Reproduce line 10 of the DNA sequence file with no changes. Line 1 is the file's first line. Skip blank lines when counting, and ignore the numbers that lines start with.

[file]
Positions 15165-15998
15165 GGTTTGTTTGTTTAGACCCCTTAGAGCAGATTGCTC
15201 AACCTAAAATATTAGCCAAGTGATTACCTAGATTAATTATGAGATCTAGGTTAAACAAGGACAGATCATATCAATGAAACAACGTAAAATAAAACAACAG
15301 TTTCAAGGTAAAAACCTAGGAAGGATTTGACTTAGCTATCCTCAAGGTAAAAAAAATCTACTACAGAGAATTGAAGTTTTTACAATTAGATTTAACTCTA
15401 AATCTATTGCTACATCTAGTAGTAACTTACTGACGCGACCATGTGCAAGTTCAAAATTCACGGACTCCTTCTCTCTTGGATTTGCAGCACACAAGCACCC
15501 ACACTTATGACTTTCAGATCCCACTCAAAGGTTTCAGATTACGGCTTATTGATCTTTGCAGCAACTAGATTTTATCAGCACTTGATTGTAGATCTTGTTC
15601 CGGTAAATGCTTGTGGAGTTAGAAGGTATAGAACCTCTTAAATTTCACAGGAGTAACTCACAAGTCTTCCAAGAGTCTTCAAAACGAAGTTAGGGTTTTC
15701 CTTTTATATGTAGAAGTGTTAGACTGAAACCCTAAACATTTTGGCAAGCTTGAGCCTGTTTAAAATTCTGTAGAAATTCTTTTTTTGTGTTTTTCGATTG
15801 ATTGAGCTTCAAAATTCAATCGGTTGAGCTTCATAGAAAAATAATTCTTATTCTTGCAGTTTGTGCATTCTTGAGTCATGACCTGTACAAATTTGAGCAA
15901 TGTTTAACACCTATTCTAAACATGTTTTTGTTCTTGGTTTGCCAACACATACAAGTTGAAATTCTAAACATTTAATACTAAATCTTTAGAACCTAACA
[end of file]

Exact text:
15901 TGTTTAACACCTATTCTAAACATGTTTTTGTTCTTGGTTTGCCAACACATACAAGTTGAAATTCTAAACATTTAATACTAAATCTTTAGAACCTAACA